Miguel Penabella is a freelancer and comparative literature academic who worships at the temple of cinema but occasionally bears libations to videogames. His written offerings can be found on Kill Screen, First Person Scholar, and Unwinnable, all of which are archived on his blog, Invalid Memory.
My love for Frictional Games’ Soma didn’t come easy, although it came to stay. Initially, I was merely intrigued by numerous enthusiastic reviews and it took me several attempts to get immersed in the game world. Sure, I admired the elegant introduction of the game – we meet the protagonist, learn of his terminal illness, experience his participation in an experimental medical treatment, and then wake up in the unsettling world of the underwater station Pathos 2 – but then Soma nearly lost me. The first stages of the game from the Upsilon complex of the station to the wreck of the research vessel Curie were well crafted, but felt generic and unconvincing to me.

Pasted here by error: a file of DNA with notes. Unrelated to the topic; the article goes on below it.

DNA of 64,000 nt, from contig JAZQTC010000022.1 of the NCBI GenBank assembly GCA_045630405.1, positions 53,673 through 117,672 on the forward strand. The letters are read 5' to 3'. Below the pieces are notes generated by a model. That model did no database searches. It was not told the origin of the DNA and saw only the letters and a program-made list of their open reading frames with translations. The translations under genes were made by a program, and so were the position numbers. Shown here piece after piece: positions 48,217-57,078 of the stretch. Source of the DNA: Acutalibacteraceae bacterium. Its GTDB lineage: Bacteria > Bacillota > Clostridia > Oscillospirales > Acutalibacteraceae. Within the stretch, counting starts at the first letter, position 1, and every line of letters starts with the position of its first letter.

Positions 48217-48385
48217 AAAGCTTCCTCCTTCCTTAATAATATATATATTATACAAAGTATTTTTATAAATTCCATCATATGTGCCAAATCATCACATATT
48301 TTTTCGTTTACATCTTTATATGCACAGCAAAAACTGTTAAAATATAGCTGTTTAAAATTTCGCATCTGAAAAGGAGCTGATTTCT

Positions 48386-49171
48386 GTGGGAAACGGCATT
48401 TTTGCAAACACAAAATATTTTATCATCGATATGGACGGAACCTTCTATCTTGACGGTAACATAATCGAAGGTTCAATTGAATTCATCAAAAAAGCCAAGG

It was only after two hours of playing, in the eerie corridors of the Theta complex and notably after the descent into the otherworldly Abyss that I got hooked and really lost my heart to the game. The tragic story of project Pathos 2, the cryptic accounts of the staff and the claustrophobic atmosphere captivated me. It combined the aesthetic of the 1989 movie The Abyss with a better story to back it up. Without weapons we are ultimately impotent when confronted with Pathos’ nightmarish but human monsters, and yet I still felt the urge to linger in dangerous quarters to learn more about the immediate past of the station. Although even the first encounters with opponents like the Construct and the Flesher left me with a feeling of unease, it was from Theta onward that I was genuinely terrified, my heart still pounding minutes after leaving the game.
While its aesthetic and mechanics were impressive, it was ultimately the narration of the game that enthralled me. Soma works so well because, at its core, it’s a metaphor for our most existential angst, for the precariousness of identity. In this sense, one of the most potent (ephemeral) images of the game was the disturbing reflection of the protagonists body in one of the mirrors: “And if thou gaze long into an abyss, the abyss will also gaze into thee.”